The eccentric and erratic former colonel, who came to power in 1969 when he overthrew King Idris, ruled the country with a rod of iron until February 2011.
Then the Arab Spring, which had begun in neighboring Tunisia two months earlier, led to his overthrow and his brutal murder in the streets of his hometown, Sirte.
But his death, like that of Saddam Hussein in Iraq, created a vacuum in the North African country which is overwhelmingly Arab and Muslim.
In December 2015 Libya's rival governments (the internationally recognized Council of Deputies based in Tobruk and the Tripoli-based General National Congress) agreed to create a Government of National Accord (GNA) under Fayez Sarraj.
Since 2011, WFP's been providing emergency food assistance to families in Libya. Conflict across the country is causing major food shortages pic.twitter.com/KCBU3BGXzX— World Food Programme (@WFP) 25 July 2017
But Mr. Sarraj faced uprisings from various tribal militias as well as from a new group, the Libya National Army (LNA), which is based in Benghazi and led by Field Marshal Khalifa Haftar.
The UN-backed GNA operates in the country's west and is headquartered in Tripoli. The eastern part of the country is governed by its parliament, which is backed by Haftar's LNA.
Earlier in July Marshal Haftar, 73, said his forces had fully liberated the country's second biggest city, Benghazi, from the Benghazi Revolutionary Shura Council, an extremist Islamist group linked to Daesh.
He was congratulated on the operation by the Crown Prince of Abu Dhabi and Deputy Supreme Commander of the UAE Armed Forces, Sheikh Mohamed bin Zayed Al Nahyan.
On Tuesday (July 25) the GNA and the LNA agreed to a ceasefire in the embattled country at talks in Paris hosted by French President Emmanuel Macron. They also agreed on further talks under the auspices of the newly appointed UN envoy to Libya, Ghassan Salame. They also promised to ensure a unified government and elections to put an end to the crisis and bring stability to the country.
European Union leaders are desperately hoping to restore a strong central government which will be able to clamp down on the people smugglers who have used the Libyan coast as the starting point for hazardous voyages across the Mediterranean for migrants heading to Europe from various war-torn and impoverished nations in the Africa and the Middle East.
The talk is all very well but can the question is whether they can actually turn it into action and stave off the chaos which allows Daesh to use part of the country as a terrorist training camp.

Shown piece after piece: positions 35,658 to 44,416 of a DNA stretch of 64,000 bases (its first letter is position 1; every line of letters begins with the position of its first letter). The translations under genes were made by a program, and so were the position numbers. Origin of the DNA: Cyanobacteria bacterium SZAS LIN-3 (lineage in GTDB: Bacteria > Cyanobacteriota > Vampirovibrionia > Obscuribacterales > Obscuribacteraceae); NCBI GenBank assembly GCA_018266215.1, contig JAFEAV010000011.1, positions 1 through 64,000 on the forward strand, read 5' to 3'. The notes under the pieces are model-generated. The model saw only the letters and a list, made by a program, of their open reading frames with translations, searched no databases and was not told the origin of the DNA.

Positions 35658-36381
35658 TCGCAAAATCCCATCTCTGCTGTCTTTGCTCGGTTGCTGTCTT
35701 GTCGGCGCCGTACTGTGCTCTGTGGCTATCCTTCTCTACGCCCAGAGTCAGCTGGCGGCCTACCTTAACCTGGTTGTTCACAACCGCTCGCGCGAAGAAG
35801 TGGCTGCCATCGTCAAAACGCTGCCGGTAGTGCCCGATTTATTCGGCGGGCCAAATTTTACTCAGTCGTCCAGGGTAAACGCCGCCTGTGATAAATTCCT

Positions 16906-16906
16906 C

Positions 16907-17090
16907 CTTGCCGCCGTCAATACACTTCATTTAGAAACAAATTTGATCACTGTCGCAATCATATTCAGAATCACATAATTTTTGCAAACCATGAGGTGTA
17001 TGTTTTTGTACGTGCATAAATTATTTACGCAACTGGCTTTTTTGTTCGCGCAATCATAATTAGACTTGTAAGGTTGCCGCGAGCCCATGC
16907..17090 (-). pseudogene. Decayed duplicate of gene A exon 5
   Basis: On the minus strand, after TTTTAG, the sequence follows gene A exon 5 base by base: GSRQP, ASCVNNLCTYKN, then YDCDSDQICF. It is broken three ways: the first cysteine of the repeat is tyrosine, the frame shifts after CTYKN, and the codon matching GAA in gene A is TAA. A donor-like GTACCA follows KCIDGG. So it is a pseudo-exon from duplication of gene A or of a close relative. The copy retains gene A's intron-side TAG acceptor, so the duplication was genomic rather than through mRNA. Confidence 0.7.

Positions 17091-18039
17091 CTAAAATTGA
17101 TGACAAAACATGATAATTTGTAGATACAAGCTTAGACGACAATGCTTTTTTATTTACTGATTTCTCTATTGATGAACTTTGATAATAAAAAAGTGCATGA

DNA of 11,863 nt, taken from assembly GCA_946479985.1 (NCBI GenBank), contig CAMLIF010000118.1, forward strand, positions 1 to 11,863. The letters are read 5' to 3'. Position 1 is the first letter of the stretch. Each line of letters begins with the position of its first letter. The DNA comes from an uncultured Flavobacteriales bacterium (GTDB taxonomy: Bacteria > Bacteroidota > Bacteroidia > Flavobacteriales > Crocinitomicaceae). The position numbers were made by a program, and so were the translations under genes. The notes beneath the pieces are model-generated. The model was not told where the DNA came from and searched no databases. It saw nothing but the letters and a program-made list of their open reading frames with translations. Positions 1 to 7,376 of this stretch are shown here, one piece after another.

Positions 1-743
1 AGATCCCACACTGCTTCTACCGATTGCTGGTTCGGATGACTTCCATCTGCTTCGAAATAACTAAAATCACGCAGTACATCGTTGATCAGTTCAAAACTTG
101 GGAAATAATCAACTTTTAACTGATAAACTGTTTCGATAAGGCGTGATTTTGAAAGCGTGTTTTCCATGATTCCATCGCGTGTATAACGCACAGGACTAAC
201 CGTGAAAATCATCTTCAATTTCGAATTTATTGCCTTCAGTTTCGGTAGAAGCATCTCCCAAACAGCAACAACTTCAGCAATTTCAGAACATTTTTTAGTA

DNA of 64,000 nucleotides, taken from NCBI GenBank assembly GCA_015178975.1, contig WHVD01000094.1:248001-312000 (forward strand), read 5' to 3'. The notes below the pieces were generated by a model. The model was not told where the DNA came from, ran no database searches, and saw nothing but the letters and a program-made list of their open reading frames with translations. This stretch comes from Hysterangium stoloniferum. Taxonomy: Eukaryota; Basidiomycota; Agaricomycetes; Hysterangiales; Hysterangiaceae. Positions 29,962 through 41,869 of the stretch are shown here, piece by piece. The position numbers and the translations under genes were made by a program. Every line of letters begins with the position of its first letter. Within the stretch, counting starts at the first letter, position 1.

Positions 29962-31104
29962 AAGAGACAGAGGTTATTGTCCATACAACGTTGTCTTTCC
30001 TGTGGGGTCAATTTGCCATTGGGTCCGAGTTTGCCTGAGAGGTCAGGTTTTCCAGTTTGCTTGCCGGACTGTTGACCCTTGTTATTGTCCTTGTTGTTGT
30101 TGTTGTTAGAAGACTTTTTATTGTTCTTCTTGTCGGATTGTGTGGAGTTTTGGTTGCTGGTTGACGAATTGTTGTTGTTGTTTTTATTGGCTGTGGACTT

Jalel Harchaoui, a Libya expert at Paris 8 University, said the talks were flawed because there were so many factions which would abide by what had been agreed on Tuesday.
"Sarraj and the entire UN-backed government are in a very, very weak position compared to the day on March 30, 2016 when they arrived in Tripoli. He was much stronger then," Mr. Harchaoui told Sputnik.
He said Haftar — a professional soldier who served under Gaddafi — would be happier with the outcome of the talks than Sarraj.
"Haftar has come to Paris looking for two things. He was looking for recognition and political prestige, and he got that, and he was also looking to buy time. So he is going away from Paris a happy person. I think he is the clear winner in this initiative," Mr. Harchaoui told Sputnik.
France's involvement in the peace process has antagonized Italy, the former colonial power which feels slighted. One opposition politician, Giorgia Meloni, criticized the government in Rome.
Tweet: "The Libyan meeting organized by France shows the total failure of Italy's foreign policy"
The lack of a strong, unified government has led to chaos in Libya with up to 1,700 different groups, many of whom are armed to the teeth with weapons stolen from the former arsenals of the Gaddafi regime.
Tunisia, which is worried about its fragile tourism industry, has built a partial security barrier and trench along its border with Libya aimed at preventing attacks.
Mr. Harchaoui said the spirit of the December 2015 agreement was required.
"It compelled all political factions in Libya to speak to each other and what we have seen here in Paris is that France is officially sticking to that line but in practice it is happy to do what Egypt, the (United Arab) Emirates and Marshal Haftar have been doing, which is to ignore the actors they don't like. As long as we see major players taking the liberty of ignoring political opponents and forced them to use the military route we will continue to see violence in Libya," Mr. Harchaoui told Sputnik.